Tuesday, February 22, 2011
Book Review: 'The Red Devil: To Hell With Cancer- And Back', by Katherine Russell Rich (Tranquebar Press, 2010)
(A shorter version of this was published in February's Hindu Literary Review)
The Red Devil is a woman's story of her struggles with cancer. This makes it hard to review. To criticize the memoirs of a cancer patient might very well sound both insensitive and ignorant. But assuming (as one must) that one is entitled to assess it, it must be said, that although the book is captivating from start to finish, it is also somewhat shallow.
Katherine Rich was 32, a high-flying magazine editor in downtown Manhattan, living a fast-paced life full of work and travel, and married to a romantic, tempestuous Argentinian. Then in the space of weeks her marriage broke up and she discovered she had breast cancer. But athough it might seem a wretched incongruity that such a full life should suffer such a swift fall, Rich's own view is that it only made sense. 'I smoked two packs of Newport Lights a day', 'I drank, a lot', 'I ate like shit', 'I worked out... hardly ever', and thanks to a 'high-drive, adrenylated job', 'mostly, I inhaled stress'. As for her marriage, keeping the love alive had become an obsession, which, writes Rich, 'is the same thought repeated over and over till it blocks off reason, till it leaches sanity. And cancer is a single cell that reproduces uncontrollably till... it starves the tissue around it and ultimately destroys its host.'
It is intelligent, articulate ideas like these that make for the attractiveness of Rich's writing. They sparkle throughout her narrative- the way that cancer engenders loneliness ('if your body is divided within, how can you not feel divided from the world?'); the peculiar horror of losing your hair ('we've all had sore throats, we've all been tired, we've all thrown up before... but in the natural universe hair doesn't... fall out with a sudden, horrifying thud of force); how difficult it is to accept a chronic illness as part of your life ('after illness, as after sin, the temptation is strong: to flee the bed.').
She also presents a grim picture of the American medical establishment. The history of her treatment abounds with dodgy diagnoses, overlooked symptoms, adversarial tussles with dispassionate doctors, who are too afraid of being sued to properly care. It is easily inferred from this book that market forces and health-care are a dangerous mix. Also, that while New York may be a wonderful place to be young and healthy, it is not so pleasant to be sick there, and dependent for support on a paid therapist. For Indian readers, this book should also lead us to appreciate better the personal touch of our own culture, the familial networks that we sometimes take for granted.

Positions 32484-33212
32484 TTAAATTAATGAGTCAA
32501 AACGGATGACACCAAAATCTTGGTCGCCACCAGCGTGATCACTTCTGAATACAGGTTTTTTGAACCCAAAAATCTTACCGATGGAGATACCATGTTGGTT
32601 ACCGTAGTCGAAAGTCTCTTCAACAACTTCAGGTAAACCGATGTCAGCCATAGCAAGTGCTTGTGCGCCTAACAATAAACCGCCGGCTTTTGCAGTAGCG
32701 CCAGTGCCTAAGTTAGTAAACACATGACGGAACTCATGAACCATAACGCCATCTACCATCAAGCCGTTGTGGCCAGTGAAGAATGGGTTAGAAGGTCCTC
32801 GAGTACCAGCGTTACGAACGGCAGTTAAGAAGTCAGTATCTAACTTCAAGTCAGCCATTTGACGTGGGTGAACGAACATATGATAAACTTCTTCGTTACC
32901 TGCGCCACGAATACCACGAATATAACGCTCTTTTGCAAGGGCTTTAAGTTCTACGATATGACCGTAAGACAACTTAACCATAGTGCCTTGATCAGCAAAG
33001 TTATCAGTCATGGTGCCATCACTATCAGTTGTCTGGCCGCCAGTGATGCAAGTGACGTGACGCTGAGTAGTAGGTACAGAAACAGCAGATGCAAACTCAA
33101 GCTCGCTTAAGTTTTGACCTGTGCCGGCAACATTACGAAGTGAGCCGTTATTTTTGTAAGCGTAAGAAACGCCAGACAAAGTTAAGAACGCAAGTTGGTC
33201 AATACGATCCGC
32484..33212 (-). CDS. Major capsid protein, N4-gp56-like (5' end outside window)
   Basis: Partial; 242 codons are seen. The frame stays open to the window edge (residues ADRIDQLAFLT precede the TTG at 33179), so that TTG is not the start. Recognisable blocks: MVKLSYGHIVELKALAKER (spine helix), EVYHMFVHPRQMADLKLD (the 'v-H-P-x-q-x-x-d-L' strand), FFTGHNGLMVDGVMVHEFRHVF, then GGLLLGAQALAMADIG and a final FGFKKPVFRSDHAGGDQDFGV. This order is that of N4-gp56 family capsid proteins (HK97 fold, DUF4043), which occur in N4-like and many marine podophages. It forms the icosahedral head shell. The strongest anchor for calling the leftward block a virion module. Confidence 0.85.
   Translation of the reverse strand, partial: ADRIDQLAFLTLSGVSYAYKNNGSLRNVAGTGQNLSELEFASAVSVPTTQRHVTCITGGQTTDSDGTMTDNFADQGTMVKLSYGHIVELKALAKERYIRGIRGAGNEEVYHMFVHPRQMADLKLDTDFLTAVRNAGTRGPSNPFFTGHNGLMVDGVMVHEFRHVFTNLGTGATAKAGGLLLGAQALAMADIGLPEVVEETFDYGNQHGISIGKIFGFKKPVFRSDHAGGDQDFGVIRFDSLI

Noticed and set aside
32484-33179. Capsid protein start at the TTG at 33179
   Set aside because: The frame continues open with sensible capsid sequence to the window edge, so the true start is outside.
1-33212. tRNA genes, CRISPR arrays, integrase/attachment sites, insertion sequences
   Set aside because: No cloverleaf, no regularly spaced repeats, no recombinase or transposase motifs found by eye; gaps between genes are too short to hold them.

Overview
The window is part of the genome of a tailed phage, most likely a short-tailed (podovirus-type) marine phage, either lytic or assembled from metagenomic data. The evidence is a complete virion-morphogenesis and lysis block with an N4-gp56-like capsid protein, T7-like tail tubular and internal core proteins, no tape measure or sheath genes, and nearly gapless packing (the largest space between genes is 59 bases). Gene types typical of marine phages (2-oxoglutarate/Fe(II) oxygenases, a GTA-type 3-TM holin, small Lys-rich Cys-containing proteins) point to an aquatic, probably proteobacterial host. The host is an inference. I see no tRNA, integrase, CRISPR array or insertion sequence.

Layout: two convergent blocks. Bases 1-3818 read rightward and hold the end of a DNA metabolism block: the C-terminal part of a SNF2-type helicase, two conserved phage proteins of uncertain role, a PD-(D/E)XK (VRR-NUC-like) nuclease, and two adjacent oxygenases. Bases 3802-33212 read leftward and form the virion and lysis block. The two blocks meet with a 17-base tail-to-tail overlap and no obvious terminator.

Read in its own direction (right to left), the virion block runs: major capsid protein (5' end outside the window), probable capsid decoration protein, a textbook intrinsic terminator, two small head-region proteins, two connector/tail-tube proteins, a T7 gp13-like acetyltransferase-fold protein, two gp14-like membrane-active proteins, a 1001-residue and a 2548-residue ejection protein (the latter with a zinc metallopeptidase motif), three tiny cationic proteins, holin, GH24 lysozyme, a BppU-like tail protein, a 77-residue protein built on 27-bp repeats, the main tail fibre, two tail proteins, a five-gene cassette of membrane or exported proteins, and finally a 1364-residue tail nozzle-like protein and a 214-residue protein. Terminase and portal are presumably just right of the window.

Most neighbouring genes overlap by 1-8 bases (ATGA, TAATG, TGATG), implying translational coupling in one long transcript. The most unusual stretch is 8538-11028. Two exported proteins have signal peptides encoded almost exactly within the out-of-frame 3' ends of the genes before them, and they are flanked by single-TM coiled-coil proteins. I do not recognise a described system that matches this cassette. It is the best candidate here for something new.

But these inferences are not made by Rich. Her roving eye flits from subject to subject. In the space of pages we find interesting things being said about recovery, relationships, doctors and friends. However- and this is where the book suffers- none of these leads is properly followed through. Instead of staying with her insights long enough for them to bear fruit, she more frequently lets them descend into glibness.
For example: the first time Rich suggests that her depression over her broken marriage was a factor in her cancer, it is an interesting thought. But later, when we find her merely insisting she got 'breakup cancer', she sounds more than a little superficial. Similarly, when she analyses her dreams- a wild cat represents the illness, because it is wild and her name starts with 'Kat'. Similarly, when we find her trying a whole litany of pseudoscientific cures- from psychic healers to Egyptian ankhs to 'purple drops sold by a mysterious cowboy in Casper, Wyoming.'
This is not to mock Rich- anyone with cancer might be so desperate- and indeed she chastises herself for the fact. Just as she chastises the 'talk-show honesty' of her generation ('self-revelations about sex or degradation...but never venality or arrogance or the other, more banal sins that actually made us look bad'). But it is one thing to be perfectly aware of a shortcoming, and another to overcome it. The truth is that 'The Red Devil' does feature a kind of talk-show honesty, where splendid insights are dragged down from their rightful pedestal and mixed up in the shallows, and where the aim is not so much to share one's courage, as to have it confirmed. In the nicest and discreetest way, it is a showy book, one outstanding proof of which is that it reads like a novel. The dialogue is all within quotation marks, conversations are described in implausibly cinematic terms, and the love stories are weaved in like sub-plots. This 'fictional' treatment helps the book read easily, but it also hides the absence of real, helpful content, that a more mundane and less stagy style would not have been able to. To sum up, I think 'The Red Devil' will have you genuinely liking and rooting for the author, but I doubt it will have you thanking her.